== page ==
This 32-year-old grosses $431,000 a year from his real estate investments—while traveling and living in a converted van

This 32-year-old grosses $431,000 a year from his real estate investments—while traveling and living in a converted van

I always tell people that real estate has the potential to be a great investment. But getting started can be daunting.

As a real estate investor of eight years, I’ve found that the key is to take small steps. When I first began investing at age 23, I set a modest goal to make a bit of extra money on top of my engineering salary with one or two rental properties.

Today, I own 61 rental units that last year grossed $431,000 in rental income. I’m also a real estate coach at Roofstock Academy. I mostly work from a converted van that my wife and I live in. When we’re not traveling across the U.S. in our van, we stay in our California duplex home.

Thanks to his flexible streams of income, Michael Albaum and his wife spend part of the year living and traveling across the U.S. in their converted van.

Photo: Michael Albaum

After paying my mortgages, property taxes, property management and maintenance fees, I earn about $6,000 per month in passive income from my real estate portfolio.

Since 2019, I’ve been investing that money into a redevelopment project that is converting eight units into 17, and living off my full-time coaching salary. How I bought my first real estate property

In 2013, right out of college, I worked as a fire protection engineer and made $73,000 a year.

Saving for an investment property was a goal of mine, so I lived well below my means. I paid $800 per month to rent an apartment with roommates. My employer covered essential expenses like my car and cell phone bills, allowing me to save even more every month.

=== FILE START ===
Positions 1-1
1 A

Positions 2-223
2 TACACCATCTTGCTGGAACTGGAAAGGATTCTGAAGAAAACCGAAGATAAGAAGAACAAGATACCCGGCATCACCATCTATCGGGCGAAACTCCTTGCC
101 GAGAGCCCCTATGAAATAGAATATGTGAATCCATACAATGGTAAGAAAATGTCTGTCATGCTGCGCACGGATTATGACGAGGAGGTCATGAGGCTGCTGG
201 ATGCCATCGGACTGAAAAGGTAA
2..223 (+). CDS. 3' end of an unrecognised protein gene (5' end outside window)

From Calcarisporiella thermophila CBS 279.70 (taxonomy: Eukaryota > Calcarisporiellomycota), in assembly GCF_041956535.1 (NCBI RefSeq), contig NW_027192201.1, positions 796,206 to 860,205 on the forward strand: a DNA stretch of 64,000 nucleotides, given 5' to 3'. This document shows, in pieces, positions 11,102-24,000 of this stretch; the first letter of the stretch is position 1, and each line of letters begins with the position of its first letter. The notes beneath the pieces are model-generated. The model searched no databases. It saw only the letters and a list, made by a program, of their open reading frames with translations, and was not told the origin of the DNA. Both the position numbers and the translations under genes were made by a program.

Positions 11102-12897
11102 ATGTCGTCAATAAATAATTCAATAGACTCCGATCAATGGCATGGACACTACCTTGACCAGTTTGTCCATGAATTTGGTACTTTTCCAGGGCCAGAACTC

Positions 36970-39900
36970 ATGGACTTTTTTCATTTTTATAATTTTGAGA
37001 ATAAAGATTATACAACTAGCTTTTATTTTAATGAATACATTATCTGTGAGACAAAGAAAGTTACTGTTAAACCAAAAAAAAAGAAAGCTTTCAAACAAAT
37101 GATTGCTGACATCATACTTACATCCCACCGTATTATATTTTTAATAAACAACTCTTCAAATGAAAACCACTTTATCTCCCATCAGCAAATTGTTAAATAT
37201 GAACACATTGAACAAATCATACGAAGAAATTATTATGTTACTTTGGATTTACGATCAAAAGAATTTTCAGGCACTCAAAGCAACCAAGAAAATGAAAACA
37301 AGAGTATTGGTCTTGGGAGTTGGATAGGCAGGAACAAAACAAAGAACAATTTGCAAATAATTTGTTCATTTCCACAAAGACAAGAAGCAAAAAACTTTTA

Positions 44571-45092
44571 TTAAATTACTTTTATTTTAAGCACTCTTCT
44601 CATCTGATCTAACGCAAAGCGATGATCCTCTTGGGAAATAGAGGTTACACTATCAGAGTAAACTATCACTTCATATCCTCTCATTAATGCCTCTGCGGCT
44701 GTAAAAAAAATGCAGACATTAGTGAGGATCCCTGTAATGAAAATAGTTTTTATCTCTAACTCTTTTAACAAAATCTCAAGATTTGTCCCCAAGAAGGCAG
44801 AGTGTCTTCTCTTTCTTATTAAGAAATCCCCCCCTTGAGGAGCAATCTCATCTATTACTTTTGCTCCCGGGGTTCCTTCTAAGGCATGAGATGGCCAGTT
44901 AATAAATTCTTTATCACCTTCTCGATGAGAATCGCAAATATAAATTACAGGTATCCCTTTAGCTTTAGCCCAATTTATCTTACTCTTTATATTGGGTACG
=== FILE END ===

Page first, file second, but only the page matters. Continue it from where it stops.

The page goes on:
In 2014, I used $40,000 I’d saved in cash and sold $20,000 worth of stocks to make my first real estate purchase: a $295,000 single-family home in Southern California. I also took out a loan from a family member for the remaining cost, so I didn’t have to borrow from the bank.

The home sat vacant for two months before I rented it out, but it didn’t need any renovations. The $1,810 per month rent from my tenant allowed me to cover monthly loan payments on the home plus the operational expenses of managing it. Growing my real estate portfolio

By 2016, I was the owner of three houses. I financed my second purchase through a traditional bank loan, and I bought the third with a $250,000 loan from a family member at a 4%, 30-year fixed rate.

I made $51,404 that year in gross rental income from all three properties, and while most of that money went towards covering mortgage, maintenance and property management costs, I was also able to take home around $1,800 per month.

In 2017, I decided to ramp up my savings to purchase additional real estate. I found an even cheaper apartment to share with roommates, and invested those savings plus the money I was making off real estate into the stock market and my investment accounts.

When I learned about how much further each dollar could go in opportune markets — where cash flow was high and buying prices were low — I started looking outside of California. I bought the cheapest multi-unit properties I could find in the Midwest, mainly Ohio and Kentucky, and fixed them up.

To do this from afar, I built relationships with agents and property management professionals in those markets, so I knew I’d have a team on the ground to identify the best properties and take care of my tenants.

I work with small family-owned management businesses, whose fees cost an average of 7% of my gross rent per property but can reach up to 20%. How to start your own real estate investment journey

I feel very lucky that I get to work a normal 9-to-5 job as a coach from my van and explore new parts of the country — while also earning passive income through my real estate investments.

Albaum works a 9-to-5 as a real estate investment coach, and is currently managing a redevelopment project.Photo: Michael AlbaumI believe that if you save up enough money and look in the right places, you can get a leg up by investing in real estate — even in an era of sky-high home prices.Here’s my best advice: 1. Start small with a well-researched strategy My investing strategy is the “BRRRR” method: Buy, rehab, rent, refinance, repeat.I buy homes in markets where units are renting for much more than their monthly mortgage payment. I fix them up, then rent them out to […]

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